# Limits

• Jul 19th 2011, 02:00 AM
Arron
Limits
I have worked out the following but need to prove it.

lim
x-->0

x^2
1-e^x^2

= -1

Can anyone help?
• Jul 19th 2011, 02:03 AM
Prove It
Re: Limits
It's of the indeterminate form $\displaystyle \frac{0}{0}$ so you can use L'Hospital's Rule.
• Jul 19th 2011, 02:15 AM
CaptainBlack
Re: Limits
Quote:

Originally Posted by Arron
I have worked out the following but need to prove it.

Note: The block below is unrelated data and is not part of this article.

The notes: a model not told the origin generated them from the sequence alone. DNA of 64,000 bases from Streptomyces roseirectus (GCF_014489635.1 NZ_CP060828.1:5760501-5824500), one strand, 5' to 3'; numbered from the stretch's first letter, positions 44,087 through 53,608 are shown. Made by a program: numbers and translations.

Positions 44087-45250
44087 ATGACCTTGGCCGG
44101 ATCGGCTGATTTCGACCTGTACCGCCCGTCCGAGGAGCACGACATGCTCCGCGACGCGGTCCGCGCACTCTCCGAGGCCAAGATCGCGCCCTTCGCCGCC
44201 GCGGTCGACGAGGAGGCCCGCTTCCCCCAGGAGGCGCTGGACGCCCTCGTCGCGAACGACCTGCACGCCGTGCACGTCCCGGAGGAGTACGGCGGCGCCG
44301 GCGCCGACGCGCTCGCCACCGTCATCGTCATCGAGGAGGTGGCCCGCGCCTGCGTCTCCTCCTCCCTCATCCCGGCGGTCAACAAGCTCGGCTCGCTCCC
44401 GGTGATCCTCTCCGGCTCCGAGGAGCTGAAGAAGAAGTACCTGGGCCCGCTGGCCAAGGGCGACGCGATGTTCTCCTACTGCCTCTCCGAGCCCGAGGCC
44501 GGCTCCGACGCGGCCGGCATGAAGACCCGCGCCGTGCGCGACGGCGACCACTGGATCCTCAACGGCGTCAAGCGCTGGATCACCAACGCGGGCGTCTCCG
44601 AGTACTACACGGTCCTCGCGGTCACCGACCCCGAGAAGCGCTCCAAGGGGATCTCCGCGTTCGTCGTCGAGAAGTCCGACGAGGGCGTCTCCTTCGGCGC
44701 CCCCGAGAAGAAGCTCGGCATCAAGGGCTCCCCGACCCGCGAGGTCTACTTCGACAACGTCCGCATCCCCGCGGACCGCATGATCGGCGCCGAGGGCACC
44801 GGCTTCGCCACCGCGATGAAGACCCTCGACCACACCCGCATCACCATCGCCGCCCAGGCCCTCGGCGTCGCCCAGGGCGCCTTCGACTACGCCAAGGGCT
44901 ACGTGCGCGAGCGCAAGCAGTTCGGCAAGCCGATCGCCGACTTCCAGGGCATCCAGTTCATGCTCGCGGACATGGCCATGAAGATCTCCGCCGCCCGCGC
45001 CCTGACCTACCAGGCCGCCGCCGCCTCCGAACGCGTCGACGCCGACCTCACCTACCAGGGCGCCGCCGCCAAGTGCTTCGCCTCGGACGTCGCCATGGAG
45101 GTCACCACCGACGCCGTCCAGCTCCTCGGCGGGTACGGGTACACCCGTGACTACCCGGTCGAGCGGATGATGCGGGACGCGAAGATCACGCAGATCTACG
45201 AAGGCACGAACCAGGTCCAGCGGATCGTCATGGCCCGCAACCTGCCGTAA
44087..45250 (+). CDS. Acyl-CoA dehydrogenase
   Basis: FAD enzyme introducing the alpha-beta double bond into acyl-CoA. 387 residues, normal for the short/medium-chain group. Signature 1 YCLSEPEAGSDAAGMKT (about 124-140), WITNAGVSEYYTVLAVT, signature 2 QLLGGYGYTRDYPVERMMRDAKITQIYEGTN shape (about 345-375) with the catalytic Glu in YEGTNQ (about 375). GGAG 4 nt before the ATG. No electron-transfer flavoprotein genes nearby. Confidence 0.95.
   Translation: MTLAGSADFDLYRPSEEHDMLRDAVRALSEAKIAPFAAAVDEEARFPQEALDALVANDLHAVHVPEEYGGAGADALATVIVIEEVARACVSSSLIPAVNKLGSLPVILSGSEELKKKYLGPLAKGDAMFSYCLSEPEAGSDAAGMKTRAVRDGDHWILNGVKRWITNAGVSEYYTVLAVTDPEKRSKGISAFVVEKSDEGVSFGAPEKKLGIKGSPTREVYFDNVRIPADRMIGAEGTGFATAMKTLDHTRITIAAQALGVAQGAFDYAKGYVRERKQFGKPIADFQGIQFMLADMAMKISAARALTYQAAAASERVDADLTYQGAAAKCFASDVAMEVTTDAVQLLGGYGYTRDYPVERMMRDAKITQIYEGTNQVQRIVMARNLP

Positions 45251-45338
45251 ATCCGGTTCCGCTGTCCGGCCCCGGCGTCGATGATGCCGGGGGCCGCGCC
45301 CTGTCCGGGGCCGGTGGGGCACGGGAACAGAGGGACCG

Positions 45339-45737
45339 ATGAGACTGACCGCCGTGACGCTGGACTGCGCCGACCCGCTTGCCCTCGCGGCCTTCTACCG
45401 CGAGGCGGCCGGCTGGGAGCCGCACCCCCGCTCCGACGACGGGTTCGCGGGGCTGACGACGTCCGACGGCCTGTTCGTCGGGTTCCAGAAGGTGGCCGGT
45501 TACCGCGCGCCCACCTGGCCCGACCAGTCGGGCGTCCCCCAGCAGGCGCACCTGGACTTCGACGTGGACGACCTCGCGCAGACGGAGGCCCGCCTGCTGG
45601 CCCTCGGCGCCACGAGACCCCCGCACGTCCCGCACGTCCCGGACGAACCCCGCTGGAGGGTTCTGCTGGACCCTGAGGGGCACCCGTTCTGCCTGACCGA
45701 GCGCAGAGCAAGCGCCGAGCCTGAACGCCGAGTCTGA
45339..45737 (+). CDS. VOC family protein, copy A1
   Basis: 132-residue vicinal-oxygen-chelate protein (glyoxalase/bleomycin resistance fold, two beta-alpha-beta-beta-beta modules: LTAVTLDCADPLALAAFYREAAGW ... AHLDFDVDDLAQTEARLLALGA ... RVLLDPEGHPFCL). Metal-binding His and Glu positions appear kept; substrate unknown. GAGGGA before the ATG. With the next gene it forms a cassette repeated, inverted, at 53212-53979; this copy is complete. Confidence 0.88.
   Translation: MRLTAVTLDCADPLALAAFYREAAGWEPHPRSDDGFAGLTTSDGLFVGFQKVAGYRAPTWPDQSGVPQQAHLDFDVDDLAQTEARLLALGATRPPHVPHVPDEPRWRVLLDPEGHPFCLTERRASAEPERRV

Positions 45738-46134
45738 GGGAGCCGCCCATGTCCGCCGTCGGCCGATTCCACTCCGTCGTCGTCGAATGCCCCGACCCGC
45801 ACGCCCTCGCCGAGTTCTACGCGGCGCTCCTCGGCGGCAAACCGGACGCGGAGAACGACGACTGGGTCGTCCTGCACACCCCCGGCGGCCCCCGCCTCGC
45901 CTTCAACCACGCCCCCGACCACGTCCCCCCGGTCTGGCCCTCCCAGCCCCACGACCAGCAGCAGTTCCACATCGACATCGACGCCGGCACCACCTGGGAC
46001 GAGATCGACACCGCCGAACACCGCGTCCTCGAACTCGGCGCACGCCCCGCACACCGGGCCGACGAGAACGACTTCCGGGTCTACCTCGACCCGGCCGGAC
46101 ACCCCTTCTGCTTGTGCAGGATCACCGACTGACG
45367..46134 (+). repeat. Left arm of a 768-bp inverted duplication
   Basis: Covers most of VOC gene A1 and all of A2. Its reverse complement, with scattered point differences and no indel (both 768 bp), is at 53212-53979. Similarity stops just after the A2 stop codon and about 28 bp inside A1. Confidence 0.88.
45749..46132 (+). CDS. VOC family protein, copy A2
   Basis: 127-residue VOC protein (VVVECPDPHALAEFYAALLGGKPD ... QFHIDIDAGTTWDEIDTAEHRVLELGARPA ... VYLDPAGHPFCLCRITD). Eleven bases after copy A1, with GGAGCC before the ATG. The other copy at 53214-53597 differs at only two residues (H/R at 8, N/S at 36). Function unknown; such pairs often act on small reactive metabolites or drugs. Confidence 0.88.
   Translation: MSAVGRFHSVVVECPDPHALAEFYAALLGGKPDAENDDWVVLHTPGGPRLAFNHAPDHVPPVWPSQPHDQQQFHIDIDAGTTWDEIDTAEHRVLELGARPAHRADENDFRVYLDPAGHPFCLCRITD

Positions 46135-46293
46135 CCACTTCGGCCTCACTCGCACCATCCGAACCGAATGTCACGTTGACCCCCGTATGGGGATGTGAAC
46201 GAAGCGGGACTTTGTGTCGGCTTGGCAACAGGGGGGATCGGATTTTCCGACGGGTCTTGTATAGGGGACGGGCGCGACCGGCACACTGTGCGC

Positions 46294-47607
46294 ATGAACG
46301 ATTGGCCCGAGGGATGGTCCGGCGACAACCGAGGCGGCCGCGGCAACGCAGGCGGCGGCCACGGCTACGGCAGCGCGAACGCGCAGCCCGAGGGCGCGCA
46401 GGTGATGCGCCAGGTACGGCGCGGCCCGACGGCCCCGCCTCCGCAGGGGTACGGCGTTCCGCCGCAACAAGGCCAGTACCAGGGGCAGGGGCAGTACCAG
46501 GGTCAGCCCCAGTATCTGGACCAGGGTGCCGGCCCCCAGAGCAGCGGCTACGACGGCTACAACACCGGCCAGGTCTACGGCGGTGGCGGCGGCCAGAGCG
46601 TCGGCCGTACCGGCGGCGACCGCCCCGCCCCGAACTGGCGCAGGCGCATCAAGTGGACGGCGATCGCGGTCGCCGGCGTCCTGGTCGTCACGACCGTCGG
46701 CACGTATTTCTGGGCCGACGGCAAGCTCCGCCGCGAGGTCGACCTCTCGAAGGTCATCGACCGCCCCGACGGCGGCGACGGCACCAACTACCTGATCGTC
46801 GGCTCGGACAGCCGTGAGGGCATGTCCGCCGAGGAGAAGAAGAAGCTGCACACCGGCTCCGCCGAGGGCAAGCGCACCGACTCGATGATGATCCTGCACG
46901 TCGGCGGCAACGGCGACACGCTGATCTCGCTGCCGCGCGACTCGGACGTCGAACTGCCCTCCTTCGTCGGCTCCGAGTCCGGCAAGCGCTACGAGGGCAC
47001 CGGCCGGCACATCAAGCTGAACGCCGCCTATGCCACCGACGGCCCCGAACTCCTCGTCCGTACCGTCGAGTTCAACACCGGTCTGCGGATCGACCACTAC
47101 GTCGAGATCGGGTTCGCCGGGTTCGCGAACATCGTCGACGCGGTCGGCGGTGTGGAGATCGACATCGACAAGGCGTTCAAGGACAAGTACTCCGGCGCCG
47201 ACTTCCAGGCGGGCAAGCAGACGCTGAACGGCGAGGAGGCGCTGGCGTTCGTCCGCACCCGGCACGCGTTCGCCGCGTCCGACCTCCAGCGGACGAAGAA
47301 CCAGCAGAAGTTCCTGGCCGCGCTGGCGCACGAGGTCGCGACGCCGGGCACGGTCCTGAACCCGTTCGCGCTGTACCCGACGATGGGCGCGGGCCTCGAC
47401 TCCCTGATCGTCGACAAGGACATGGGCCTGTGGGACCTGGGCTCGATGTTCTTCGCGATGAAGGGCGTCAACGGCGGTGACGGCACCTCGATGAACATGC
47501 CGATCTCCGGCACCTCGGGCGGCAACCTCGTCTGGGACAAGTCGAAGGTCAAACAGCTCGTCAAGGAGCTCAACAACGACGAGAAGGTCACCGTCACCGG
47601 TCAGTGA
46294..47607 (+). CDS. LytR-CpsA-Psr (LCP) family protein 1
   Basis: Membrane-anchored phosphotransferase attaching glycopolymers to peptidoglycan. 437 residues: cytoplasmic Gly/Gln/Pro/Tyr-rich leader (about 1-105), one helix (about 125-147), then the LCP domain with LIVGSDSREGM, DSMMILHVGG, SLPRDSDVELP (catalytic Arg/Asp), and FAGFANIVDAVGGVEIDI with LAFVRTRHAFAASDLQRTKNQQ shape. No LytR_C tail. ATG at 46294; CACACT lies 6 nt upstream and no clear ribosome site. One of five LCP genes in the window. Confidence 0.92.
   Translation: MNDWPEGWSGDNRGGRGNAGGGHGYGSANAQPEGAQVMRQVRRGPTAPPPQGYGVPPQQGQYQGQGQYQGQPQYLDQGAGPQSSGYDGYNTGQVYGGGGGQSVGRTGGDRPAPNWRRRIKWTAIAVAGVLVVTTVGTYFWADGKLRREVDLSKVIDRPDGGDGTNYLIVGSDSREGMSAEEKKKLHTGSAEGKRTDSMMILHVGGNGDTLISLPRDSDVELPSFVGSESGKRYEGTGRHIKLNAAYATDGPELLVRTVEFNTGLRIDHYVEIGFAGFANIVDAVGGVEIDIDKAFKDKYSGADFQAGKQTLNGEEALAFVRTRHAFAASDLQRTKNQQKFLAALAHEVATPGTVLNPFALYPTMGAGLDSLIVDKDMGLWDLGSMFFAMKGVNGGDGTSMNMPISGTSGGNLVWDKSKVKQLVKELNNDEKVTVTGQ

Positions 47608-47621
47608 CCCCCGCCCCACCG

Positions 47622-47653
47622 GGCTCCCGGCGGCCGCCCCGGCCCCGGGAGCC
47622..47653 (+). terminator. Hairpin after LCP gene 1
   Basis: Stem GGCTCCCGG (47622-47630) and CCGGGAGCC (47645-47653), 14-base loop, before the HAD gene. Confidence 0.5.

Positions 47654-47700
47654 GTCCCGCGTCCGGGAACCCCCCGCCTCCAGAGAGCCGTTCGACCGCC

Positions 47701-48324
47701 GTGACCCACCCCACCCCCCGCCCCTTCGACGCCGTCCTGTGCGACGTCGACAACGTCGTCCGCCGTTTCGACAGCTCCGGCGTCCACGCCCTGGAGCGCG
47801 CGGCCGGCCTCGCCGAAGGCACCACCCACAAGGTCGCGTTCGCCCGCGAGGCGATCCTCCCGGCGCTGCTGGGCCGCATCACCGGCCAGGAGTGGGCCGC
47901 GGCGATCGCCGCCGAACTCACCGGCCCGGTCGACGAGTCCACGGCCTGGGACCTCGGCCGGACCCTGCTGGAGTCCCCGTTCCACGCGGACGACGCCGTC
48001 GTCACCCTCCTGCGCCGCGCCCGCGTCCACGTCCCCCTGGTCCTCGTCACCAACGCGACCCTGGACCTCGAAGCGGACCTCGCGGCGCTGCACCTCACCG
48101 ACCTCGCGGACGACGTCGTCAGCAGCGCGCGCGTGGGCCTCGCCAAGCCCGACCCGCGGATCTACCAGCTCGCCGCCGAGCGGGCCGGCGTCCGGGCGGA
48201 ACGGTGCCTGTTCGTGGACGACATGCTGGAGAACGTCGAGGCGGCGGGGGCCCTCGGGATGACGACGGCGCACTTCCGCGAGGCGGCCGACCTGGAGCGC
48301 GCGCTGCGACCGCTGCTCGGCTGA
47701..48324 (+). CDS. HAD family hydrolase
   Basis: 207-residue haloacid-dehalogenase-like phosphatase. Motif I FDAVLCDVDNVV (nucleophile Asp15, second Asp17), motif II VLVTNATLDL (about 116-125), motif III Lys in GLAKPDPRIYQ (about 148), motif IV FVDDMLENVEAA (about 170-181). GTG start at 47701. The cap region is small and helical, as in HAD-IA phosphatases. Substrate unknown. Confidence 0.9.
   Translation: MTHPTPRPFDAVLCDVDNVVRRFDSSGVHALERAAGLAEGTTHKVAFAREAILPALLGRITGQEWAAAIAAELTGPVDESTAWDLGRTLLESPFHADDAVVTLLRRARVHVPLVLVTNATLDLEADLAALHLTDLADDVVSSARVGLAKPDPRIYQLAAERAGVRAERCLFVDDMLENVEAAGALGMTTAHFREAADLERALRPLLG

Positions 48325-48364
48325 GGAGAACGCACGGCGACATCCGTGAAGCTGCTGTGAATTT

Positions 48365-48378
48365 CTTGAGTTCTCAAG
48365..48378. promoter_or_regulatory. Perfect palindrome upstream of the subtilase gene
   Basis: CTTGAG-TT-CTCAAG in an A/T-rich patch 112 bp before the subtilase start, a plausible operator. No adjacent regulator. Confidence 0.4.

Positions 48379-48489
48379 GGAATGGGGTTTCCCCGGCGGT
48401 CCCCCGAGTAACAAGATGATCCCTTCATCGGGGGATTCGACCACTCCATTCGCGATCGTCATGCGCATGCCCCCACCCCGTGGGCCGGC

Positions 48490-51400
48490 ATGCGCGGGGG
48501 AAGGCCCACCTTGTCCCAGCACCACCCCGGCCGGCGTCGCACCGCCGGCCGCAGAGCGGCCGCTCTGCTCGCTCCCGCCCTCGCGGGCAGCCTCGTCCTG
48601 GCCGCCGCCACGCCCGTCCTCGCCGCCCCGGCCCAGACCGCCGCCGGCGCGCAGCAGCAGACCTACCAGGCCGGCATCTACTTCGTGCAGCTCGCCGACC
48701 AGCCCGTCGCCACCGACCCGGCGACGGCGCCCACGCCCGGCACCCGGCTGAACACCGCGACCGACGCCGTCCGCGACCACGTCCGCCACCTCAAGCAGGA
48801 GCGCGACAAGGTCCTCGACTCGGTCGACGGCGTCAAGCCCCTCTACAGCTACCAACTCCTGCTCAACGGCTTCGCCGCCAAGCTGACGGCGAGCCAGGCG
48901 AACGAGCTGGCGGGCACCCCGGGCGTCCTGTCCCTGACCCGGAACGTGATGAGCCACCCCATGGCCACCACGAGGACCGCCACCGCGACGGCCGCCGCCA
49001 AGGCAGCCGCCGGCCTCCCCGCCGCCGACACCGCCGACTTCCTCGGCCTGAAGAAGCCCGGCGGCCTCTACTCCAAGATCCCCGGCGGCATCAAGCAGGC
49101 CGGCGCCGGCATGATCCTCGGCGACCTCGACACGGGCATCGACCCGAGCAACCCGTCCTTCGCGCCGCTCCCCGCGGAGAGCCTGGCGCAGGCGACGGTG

lim
x-->0

x^2
1-e^x^2

= -1

Can anyone help?

For small $x$

$e^{x^2}=1-x^2+R(x)$

where $|R(x)|\le |x|^4/2$

So:

$\frac{x^2}{1-e^{x^2}}=\frac{1}{-1+[R(x)/x^2]}$

etc.

CB
• Jul 19th 2011, 04:22 AM
Jester
Re: Limits
If you let $t = x^2$, you could write your limit as

$\displaystyle - \dfrac{1}{\lim_{t \to 0} \dfrac{e^t-1}{t}}$

with the limit now something you might recognize.